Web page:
The fact that I almost always post when evaluations come in probably says something. What it says is unclear to me, except that course evaluations mean a lot to me. A former therapist would tut about a continuing struggle to properly contextualize outside affirmation and critique, but others might suggest that my attention to student voices is part of what makes me (I hope) a good teacher.
So it is no surprise, then, that I am posting today. I got my graduate evaluations a while ago, but not the survey course evals. Or at least the hard copies. Statistical scores came in weeks ago, and were pretty much in keeping with what I'm used, which is to say, generally pretty strong. But on the hard copies, a few of the narrative comments are less rosy, in part because I believe they paint a pretty consistent picture of me as a teacher resting on his (scant) laurels. More specifically, they suggest that in overrelying on group work, and not doing enough during group to keep the momentum of the lesson going, by harping on a smaller and smaller set of concerns, and (damningly) by being satisfied (even in short quizzes) by answers that regurgitated my own words.
OK, so this still confirms my decision to reconceive the course next time I teach it (which isn't this coming year, at least), and it will force me to re-think some of the goals and texts in new ways, to break out of a pattern that tends to lead to narrower expectations from students.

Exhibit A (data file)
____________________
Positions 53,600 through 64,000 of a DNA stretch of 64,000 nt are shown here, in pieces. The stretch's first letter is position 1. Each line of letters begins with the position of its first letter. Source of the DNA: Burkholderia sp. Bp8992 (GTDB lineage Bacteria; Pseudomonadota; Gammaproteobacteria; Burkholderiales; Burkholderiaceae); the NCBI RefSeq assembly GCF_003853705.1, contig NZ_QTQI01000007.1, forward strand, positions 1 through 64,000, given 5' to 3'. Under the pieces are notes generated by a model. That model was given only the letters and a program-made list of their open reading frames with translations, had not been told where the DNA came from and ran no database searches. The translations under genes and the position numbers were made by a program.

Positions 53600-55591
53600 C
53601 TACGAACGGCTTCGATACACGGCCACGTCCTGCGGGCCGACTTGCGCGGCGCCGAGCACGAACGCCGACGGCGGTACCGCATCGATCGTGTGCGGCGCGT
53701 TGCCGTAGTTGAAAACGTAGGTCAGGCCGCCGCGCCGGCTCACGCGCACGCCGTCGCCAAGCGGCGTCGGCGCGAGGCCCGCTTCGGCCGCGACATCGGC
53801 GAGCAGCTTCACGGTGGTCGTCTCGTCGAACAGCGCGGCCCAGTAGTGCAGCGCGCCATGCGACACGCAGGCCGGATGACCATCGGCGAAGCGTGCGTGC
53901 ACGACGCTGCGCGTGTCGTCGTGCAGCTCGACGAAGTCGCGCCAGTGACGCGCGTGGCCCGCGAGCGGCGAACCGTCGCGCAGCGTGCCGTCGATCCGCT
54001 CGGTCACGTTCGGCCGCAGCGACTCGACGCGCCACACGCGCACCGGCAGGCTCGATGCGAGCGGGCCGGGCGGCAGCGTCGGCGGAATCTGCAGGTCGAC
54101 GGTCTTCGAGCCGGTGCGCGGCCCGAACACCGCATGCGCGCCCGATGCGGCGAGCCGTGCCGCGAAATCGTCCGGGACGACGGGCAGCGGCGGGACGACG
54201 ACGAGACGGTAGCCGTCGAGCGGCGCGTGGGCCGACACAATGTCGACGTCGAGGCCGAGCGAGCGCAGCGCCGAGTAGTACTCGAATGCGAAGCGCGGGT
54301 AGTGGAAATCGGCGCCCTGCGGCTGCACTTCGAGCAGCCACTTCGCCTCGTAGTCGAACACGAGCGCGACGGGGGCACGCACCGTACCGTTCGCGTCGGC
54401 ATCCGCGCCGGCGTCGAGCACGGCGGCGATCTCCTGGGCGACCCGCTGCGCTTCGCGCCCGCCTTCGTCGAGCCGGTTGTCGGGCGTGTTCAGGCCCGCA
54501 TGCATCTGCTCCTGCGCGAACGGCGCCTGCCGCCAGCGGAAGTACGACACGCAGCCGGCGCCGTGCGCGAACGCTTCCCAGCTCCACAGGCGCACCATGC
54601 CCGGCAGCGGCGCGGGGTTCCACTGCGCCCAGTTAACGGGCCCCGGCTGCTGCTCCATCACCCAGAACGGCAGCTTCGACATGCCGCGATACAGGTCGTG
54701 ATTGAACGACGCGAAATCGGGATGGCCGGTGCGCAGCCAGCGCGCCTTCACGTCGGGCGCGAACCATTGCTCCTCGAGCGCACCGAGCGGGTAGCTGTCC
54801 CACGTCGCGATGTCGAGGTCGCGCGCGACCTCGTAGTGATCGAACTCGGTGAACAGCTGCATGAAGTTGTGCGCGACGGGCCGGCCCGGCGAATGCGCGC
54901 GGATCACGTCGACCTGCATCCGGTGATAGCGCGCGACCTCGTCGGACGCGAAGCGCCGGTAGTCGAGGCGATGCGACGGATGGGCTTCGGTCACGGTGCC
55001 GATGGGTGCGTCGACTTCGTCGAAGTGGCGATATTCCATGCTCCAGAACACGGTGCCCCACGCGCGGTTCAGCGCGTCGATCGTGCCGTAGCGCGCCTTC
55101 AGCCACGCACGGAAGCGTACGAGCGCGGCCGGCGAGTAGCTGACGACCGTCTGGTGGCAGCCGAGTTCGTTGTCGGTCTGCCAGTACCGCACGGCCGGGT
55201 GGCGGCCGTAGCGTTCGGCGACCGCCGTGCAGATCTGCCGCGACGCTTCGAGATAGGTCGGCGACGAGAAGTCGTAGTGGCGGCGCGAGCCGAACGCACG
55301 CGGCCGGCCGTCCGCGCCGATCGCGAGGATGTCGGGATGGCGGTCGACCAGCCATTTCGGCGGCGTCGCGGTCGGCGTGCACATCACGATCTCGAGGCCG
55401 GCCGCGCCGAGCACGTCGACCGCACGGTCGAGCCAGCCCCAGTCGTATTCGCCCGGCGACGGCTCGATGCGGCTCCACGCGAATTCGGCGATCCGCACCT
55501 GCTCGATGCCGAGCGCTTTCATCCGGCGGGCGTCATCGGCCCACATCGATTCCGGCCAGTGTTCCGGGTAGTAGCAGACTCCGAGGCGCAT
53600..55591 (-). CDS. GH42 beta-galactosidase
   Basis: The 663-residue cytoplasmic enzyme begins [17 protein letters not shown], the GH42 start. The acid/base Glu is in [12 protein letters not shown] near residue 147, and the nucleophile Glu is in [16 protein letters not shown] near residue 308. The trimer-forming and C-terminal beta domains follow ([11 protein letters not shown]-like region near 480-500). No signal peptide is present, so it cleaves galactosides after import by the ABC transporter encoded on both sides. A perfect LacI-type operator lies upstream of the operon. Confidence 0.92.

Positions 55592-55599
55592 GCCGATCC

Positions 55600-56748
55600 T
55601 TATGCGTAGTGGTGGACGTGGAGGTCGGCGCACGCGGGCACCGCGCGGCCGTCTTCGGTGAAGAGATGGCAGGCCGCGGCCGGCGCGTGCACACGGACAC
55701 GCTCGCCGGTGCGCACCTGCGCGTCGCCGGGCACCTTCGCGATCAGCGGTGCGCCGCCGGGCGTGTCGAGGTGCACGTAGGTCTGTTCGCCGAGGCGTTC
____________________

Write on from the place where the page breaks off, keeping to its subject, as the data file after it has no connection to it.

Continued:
But one evaluation stung. It's an outlier, certainly, and I can almost certainly chalk it up to having rubbed one student the wrong way, which is almost inevitable. The student's narrative comments suggested I played favorites (which could be almost predicted from a student who sat in the back of the class, and never spoke in an otherwise talkative class). But that the student suggested that I was both rude to some students and "had an arrogance about him that was not comforting," well, ouch. It's so easy to write off, based on the student hirself, and by the degree to which it is uncharacteristic of comments I've received. But it has unsettled me enough that I ahve been completely unable to concentrate this afternoon on my reading and writing. I'm leaving campus this afternoon having accomplished nothing at all.